In Ohio, 28-year-old banded eagle released after rehab

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COLUMBUS, Ohio — A 28-year-old female bald eagle that suffered injuries to her foot and eye received medical care from wildlife professionals and was released back to the wild in Marion County recently, according to the Ohio DNR Division of Wildlife. The female bald eagle was released after more than seven weeks of rehabilitation.

On April 28, Ohio Wildlife Officer Chad Grote, assigned to Marion County, and Ohio Wildlife Officer Maurice Irish, assigned to Delaware County, responded to a landowner’s call about an injured bald eagle. After safely capturing the bird, the officers decided her toe and eye injuries required rehabilitation and transferred the eagle to Crows Hollow Wildlife Care in Richwood.

While rehabilitation professionals assessed the bird’s injuries, they discovered it was banded as a hatchling on June 10, 1993 at Reno Beach in Lucas County, making her an astounding 28 years old. On average, eagles live about 20 years in the wild.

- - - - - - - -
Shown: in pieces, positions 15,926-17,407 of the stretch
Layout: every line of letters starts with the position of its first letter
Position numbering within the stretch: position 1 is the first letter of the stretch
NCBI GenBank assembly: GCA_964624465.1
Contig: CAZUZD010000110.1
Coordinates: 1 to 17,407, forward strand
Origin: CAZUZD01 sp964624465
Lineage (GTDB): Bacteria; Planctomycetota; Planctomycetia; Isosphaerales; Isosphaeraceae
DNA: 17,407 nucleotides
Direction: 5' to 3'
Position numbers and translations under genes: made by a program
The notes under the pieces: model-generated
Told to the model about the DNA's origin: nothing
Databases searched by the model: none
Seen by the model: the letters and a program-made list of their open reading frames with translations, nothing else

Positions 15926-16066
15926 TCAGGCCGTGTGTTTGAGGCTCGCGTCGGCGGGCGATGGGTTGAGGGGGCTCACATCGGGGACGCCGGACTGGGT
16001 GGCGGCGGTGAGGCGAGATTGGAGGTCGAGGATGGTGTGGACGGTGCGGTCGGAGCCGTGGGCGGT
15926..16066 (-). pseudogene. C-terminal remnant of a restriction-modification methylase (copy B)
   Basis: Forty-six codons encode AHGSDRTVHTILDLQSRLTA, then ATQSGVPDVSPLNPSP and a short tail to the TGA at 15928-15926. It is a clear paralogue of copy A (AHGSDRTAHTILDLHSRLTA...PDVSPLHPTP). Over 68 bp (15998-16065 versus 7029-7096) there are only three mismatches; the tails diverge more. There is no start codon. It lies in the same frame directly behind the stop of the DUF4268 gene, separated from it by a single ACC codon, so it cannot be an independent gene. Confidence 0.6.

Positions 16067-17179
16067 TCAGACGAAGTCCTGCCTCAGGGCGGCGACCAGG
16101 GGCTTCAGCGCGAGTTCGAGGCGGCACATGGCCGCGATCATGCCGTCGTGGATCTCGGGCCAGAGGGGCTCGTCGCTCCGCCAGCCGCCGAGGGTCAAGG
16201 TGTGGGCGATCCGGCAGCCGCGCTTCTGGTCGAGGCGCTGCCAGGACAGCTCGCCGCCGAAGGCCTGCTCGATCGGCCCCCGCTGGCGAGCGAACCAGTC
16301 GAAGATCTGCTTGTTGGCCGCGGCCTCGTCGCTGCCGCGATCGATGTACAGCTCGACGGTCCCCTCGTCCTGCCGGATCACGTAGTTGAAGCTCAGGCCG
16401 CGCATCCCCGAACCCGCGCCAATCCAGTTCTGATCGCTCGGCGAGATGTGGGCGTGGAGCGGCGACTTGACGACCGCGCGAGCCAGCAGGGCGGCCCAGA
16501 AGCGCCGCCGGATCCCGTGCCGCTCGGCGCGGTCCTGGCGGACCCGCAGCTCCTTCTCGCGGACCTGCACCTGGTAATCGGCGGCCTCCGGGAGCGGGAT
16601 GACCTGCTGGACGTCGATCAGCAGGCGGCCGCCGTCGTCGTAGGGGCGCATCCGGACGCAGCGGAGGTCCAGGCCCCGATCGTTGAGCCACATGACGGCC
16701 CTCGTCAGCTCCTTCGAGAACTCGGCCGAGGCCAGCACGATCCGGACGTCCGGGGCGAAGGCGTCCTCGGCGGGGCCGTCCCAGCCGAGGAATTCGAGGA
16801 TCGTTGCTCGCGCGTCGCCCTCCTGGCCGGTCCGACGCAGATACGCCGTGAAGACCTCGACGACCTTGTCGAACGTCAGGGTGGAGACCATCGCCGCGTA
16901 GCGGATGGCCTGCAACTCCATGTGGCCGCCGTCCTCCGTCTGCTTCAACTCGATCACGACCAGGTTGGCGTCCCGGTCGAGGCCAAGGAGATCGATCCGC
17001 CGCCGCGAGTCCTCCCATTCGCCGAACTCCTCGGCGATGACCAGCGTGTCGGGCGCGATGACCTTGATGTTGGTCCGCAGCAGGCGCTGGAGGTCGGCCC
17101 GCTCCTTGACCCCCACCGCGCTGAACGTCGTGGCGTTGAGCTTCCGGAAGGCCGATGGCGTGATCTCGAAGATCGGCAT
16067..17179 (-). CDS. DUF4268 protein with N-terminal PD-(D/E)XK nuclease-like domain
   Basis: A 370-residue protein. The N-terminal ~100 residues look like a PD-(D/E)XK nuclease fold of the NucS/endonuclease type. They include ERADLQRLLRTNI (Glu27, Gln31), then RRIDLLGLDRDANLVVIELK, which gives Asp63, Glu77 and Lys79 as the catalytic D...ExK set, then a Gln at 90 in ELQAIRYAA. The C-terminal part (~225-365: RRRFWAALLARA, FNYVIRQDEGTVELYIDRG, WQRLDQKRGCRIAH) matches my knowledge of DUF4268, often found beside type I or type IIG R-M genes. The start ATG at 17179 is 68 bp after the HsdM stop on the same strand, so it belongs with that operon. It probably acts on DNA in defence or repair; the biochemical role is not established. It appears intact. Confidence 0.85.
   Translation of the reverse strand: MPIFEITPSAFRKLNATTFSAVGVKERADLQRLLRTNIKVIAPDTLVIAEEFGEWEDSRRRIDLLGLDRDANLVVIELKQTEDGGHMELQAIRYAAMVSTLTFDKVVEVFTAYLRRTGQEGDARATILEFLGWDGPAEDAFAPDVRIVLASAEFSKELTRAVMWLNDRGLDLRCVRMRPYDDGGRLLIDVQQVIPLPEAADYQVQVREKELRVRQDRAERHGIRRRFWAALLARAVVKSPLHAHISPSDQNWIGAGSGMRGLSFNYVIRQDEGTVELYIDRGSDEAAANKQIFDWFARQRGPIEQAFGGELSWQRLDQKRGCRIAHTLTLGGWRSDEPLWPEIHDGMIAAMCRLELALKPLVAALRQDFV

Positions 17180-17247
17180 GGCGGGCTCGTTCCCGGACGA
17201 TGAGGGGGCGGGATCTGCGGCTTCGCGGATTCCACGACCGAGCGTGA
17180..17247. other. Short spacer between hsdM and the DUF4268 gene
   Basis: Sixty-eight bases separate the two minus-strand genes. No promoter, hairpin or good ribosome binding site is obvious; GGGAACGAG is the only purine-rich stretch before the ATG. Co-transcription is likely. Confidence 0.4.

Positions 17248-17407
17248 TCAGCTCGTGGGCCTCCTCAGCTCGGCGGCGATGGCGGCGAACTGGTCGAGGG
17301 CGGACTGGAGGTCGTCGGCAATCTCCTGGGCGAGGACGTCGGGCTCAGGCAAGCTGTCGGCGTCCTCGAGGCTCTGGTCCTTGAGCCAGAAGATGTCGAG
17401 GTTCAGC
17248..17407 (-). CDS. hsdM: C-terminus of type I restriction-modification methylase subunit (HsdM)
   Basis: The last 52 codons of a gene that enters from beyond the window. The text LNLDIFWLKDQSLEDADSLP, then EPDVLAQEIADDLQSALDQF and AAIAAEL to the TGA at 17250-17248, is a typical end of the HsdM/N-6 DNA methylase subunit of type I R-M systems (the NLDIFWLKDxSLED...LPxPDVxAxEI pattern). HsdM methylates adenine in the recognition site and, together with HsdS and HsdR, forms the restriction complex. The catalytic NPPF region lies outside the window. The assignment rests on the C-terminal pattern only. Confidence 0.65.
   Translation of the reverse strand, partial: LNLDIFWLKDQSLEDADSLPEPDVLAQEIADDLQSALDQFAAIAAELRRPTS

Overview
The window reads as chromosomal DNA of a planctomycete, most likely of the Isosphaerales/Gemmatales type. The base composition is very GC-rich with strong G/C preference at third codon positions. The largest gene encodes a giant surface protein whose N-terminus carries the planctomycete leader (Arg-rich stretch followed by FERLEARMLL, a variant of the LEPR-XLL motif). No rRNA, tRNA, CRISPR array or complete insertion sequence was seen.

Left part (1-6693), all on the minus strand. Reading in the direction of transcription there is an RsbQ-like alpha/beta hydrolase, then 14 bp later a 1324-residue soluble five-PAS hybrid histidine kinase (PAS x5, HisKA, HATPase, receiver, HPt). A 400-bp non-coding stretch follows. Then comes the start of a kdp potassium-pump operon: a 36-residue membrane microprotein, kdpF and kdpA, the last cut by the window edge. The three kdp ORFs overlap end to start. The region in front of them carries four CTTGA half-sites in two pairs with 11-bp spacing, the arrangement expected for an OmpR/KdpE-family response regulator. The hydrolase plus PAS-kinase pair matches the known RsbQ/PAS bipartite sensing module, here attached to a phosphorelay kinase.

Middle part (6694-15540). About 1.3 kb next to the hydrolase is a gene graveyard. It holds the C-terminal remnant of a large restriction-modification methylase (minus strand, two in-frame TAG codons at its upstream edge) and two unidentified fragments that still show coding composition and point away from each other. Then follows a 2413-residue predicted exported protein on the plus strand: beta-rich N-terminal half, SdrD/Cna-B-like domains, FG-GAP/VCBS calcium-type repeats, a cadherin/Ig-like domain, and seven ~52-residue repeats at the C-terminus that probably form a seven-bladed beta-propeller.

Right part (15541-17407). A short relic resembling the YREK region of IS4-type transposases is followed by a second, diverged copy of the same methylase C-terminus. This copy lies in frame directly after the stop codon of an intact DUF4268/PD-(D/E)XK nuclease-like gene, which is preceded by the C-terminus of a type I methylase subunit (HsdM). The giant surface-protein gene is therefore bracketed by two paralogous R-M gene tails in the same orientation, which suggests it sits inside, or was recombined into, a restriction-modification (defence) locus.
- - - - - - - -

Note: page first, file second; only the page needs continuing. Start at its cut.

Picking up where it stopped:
Banding efforts during the early 1990s were one way to help monitor and increase bald eagle populations. Staff collected a blood sample, attached radio telemetry gear, patagial wing markers, a state leg band, and a federal leg band. Current Division of Wildlife Assistant Chief Todd Haines and Mark Shieldcastle, a retired wetland research biologist, were on the banding team for this eagle.

“This bald eagle is on an amazing journey that brought it from Lucas County to central Ohio,” Haines said. “This bird has no doubt played a vital part of the bald eagle’s comeback in Ohio. I’m happy to see this eagle has made a complete recovery from its injuries, and also glad I had the chance to interact with it again after so many years.”

Rehabilitation professionals assessed her injuries and guessed the eagle likely entangled her foot in a wire or strong fishing line with a hook attached. As the bald eagle attempted to remove the object with her beak, she scratched her eye, leading to an infection. Consequently, the bird’s ability to hunt was affected and she became malnourished. Staff at Crows Hollow Wildlife Care addressed her injuries and improved her condition, allowing her to be returned to the wild.

With the help of banding programs, public education, rehabilitation, artificial nest construction, and fostering programs, bald eagle populations have increased in Ohio since a low of four nesting pairs in 1979. The bald eagle was removed from the federal list of threatened and endangered species in 2007 and from Ohio’s list in 2012. All bald eagles remain protected by the federal Bald and Golden Eagle Protection Act.

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